EGU24-19749, updated on 11 Mar 2024
EGU General Assembly 2024
© Author(s) 2024. This work is distributed under
the Creative Commons Attribution 4.0 License.

Carbon provenance study of Irish saltmarshes using bacteriohopanepolyol biomarkers

Saule Akhmetkaliyeva, Eliza Fairchild, and Grace Cott
Saule Akhmetkaliyeva et al.
  • University College Dublin, School of Biology and Environmental Science, Ireland (

Coastal blue carbon ecosystems (BCEs) are one the of largest carbon sinks and play a significant role in the global carbon cycle. Approximately 40 km2 of coastline in Ireland are saltmarshes. Despite their importance, globally BCEs are being lost at an alarming rate of 1–2% for tidal marshes and 0.4–2.6% for seagrass beds annually, primarily due to anthropogenic activity, which is exacerbating climate impacts. Understanding the relative contributions of allochthonous and autochthonous carbon sources to saltmarsh carbon sequestration and the origin and sources of organic carbon, termed “carbon provenance”, is essential for accurately assessing the carbon sequestration potential of saltmarshes and developing effective strategies for climate change mitigation. This study aims to develop our understanding of the carbon sequestration mechanisms in saltmarshes in Ireland using organic carbon (OC) concentration and bacteriohopanepolyol biomarkers (BHPs, a group of membrane lipids that can be used to trace major microbial groups). We sampled two estuarine saltmarsh sites, one on the east coast (North Bull Island, county Dublin) and one on the west coast (Derrymore island, county Kerry) of Ireland. Initial OC concentrations ranged from 0.40 to 23.69 wt% in samples from North Bull Island and from 0.40 to 28.53 wt% in Derrymore island. Further, we expect to gain a better understanding of terrestrial versus marine input of OC using an Rsoil index using relative distribution of soil specific BHPs and bacteriohopanetetrol (used as a marine signature). These results will guide management and successful saltmarsh restoration schemes aimed at enhancing blue carbon sequestration in Ireland.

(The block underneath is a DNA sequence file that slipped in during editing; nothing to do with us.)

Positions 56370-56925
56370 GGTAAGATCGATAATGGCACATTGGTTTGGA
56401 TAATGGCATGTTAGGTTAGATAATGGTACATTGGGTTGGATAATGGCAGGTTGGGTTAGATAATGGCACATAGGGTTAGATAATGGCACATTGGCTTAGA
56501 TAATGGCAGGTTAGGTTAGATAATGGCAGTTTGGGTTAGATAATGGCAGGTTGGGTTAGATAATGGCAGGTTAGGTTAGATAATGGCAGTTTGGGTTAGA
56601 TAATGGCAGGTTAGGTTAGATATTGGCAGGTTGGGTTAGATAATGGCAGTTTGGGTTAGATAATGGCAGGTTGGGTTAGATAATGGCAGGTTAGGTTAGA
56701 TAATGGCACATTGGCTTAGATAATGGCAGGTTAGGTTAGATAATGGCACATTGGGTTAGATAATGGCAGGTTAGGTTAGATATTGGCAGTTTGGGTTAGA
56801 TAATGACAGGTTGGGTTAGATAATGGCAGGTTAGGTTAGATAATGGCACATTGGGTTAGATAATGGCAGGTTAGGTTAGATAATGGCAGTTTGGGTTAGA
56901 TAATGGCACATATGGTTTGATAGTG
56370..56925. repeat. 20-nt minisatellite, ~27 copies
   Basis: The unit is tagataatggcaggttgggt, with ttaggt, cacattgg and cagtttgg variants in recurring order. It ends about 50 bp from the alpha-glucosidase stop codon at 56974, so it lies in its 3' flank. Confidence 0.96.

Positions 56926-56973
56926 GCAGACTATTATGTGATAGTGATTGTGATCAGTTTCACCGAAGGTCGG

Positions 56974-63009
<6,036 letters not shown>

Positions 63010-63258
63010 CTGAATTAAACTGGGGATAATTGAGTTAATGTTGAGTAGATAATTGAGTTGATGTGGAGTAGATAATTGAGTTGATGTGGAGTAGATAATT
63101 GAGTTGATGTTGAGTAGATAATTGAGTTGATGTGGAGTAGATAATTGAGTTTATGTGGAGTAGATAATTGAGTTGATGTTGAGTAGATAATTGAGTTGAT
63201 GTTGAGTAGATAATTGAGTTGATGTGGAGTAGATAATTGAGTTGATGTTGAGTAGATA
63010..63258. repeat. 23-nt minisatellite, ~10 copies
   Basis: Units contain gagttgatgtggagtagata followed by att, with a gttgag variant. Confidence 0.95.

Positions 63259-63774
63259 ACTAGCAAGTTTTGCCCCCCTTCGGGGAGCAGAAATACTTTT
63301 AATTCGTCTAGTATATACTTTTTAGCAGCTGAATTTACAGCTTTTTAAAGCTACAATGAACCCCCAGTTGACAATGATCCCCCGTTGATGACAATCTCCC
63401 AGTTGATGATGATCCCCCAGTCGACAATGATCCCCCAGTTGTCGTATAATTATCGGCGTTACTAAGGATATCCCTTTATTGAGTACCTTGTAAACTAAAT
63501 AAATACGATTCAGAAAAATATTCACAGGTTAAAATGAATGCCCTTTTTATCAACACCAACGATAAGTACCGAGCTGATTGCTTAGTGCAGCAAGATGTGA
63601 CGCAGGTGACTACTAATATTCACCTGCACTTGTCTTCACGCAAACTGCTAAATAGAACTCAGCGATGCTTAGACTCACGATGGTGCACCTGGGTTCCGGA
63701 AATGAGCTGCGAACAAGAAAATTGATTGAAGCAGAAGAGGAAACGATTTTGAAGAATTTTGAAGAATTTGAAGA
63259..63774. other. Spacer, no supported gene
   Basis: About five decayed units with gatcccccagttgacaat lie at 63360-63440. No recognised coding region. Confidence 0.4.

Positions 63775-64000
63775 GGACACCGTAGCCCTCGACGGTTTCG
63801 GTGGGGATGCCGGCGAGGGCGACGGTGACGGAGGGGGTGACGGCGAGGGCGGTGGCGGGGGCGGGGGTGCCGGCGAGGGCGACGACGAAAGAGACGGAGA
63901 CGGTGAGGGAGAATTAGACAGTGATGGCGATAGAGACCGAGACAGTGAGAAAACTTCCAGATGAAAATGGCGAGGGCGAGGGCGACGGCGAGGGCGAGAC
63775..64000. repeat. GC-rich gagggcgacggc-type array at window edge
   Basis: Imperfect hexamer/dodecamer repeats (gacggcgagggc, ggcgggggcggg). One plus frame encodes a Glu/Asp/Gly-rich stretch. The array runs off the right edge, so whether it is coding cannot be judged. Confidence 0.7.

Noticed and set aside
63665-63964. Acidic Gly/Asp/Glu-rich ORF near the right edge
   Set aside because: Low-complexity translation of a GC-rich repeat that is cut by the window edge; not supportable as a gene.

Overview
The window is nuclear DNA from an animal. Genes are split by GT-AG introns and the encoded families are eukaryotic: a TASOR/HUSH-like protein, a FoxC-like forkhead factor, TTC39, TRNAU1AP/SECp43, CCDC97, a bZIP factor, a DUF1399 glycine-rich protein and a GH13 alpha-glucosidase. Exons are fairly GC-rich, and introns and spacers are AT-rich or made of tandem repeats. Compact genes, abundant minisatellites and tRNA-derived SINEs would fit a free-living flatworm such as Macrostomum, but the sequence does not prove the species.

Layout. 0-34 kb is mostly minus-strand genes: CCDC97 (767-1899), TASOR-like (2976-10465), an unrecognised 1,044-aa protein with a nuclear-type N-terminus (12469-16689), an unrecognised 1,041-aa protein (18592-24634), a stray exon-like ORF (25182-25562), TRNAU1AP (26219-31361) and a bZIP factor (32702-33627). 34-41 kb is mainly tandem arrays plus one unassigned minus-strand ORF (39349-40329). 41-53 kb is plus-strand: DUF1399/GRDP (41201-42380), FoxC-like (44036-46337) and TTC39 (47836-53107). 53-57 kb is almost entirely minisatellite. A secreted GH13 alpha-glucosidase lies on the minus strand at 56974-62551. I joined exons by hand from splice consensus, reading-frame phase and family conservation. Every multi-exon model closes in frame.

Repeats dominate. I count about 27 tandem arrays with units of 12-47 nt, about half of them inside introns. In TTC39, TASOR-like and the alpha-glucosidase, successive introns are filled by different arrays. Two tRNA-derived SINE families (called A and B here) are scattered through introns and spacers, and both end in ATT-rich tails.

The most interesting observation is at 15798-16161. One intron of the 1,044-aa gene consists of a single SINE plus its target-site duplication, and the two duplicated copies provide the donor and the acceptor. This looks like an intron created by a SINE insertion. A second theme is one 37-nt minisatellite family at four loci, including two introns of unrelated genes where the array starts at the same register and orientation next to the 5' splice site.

How to cite: Akhmetkaliyeva, S., Fairchild, E., and Cott, G.: Carbon provenance study of Irish saltmarshes using bacteriohopanepolyol biomarkers, EGU General Assembly 2024, Vienna, Austria, 14–19 Apr 2024, EGU24-19749,, 2024.